WASHINGTON — To enter the cutthroat D.C. housing market, first-time homebuyers have to be fearless and flexible.
Veteran D.C. Realtor Brenda Small says there are starter homes available locally that will fit any budget if hunters just know where to look.
“You’ll find the house that you want if you stay in the lane that you can afford,” says Small, who is an associate broker with Keller Williams Capital Properties.
Finding an affordable home in the pricey D.C. market can seem like an impossible task. Small says would-be homebuyers need to do their homework, know what they can afford and have their financing approved before they begin.
In April, the median sale price for single-family homes in both D.C. and Montgomery County was $625,000, but $430,000 for condos and co-ops. For the suburbs of Alexandria, Arlington and Fairfax, the median home sales price was $485,000.
Small works with house-seekers whose earnings range from $40,000 to up to $200,000 a year, and many of them take out a home loan to buy that first slice of the American dream.
The Basic Starter Home
“It’s very different from what you’d find in Omaha, Nebraska,” Small says of starter homes in the D.C. region.
These homes come with high asking prices, their owners often stay in them longer and they vary from neighborhood to neighborhood, county to county, she says.
In the urban core of D.C. (think Capitol Hill or Downtown), house hunters will find one-bedroom condos close to restaurants, fitness centers, parks and the Metro, Small says.
What they aren’t likely to find are two- or three-bedroom homes, which are few and far between, she says.
Eligible starter homes featured by the MRIS Homes, a local listing service, include several condos on Capitol Hill and another near Dupont Circle. They all come with asking prices of less than $500,000, but range in size from 526 square feet to 823 square feet.
Move into neighborhoods such as Columbia Heights or Petworth, and buyers will find row houses with small yards and more space than a condo downtown offers.
Travel a few minutes north on Georgia Avenue, Small says, and the Brightwood neighborhood near the old Walter Reed campus offers stand-alone houses with backyards, off-street parking and multiple bedrooms.
Homebuyers should consider lesser-known neighborhoods such as Brightwood — this is where the flexibility comes in, says Small.
D.C. is growing rapidly and so are home prices west of Rock Creek Park. Sky-high prices, limited inventory and intense competition (cash purchases or 50 percent down instead of the typical financing with a small deposit are common here) have pushed more and more buyers east. Neighborhoods that were once considered blighted or unsafe just a few years ago (Exhibit A: the 14th and U Street corridors) look very different today and are worth considering, Small says.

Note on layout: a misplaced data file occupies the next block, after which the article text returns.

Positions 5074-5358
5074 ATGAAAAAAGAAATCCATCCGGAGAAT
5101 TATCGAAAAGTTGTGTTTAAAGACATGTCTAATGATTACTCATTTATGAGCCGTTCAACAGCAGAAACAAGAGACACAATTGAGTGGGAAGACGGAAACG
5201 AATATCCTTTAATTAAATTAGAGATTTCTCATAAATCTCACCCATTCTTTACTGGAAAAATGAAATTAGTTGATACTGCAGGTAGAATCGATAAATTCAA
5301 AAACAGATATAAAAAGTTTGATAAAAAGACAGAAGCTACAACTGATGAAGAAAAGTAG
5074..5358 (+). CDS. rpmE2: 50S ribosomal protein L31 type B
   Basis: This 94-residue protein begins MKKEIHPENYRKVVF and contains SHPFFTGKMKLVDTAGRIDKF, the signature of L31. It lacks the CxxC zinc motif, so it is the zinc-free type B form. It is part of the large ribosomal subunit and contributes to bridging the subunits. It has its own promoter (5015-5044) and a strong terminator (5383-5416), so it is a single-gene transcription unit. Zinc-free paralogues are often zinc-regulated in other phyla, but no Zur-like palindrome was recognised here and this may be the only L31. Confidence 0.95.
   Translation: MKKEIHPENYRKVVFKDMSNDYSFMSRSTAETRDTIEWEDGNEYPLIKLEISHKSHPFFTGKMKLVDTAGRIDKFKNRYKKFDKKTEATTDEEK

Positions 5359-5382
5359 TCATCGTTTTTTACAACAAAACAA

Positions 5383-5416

“Buyers get so afraid that they can’t afford anything that they drop out of the market,” she says. “They have to be willing to expand their search,” Small says.
Neighborhoods like Deanwood, Michigan Park and Riggs Park all offer affordable homes for willing buyers. They sit just a few minutes further out for the city’s core, but still offer Metro access.
Crossing state lines will help hunters find even more space. One couple Small worked with was willing to spend more than $700,000 on their first home. But even with their higher budget, the competition was too intense and they shifted to Silver Spring.
They ended up buying a three-bedroom house in the Montgomery County community, which offered Metro access and plenty of room for their family at a much lower price — $510,000, Small says.
Travel outside the Beltway, and shoppers can get even more for their money. The starter homes currently featured by the MRIS Homes include a Woodbridge property with four bedrooms and two baths for just $289,000.
Buying a home is as much about value as it is about price. Value is what you get for that money — amenities, financial security — price is what you pay, Small says.
Want to be near night life? Need more space for a baby on the way? Want to be near a dog park? Need room to park multiple cars? Ready to say goodbye to rent increases?
Homebuyers need to know what they want and stick to that list of needs and desires as they search for that perfect first home, she says.
“Don’t be afraid of the search,” Small says.
Keep looking, don’t settle, she says. The right home is out there.
Starter home-buying mantras from Small:
- Be flexible
- Be financially prepared
- Be preapproved in advance
- Be ready for competition when and as needed
- Don’t be afraid
- Do what you can do
- Buy what you can afford — there are locations that will offer that
- Work with a realtor who is knowledgeable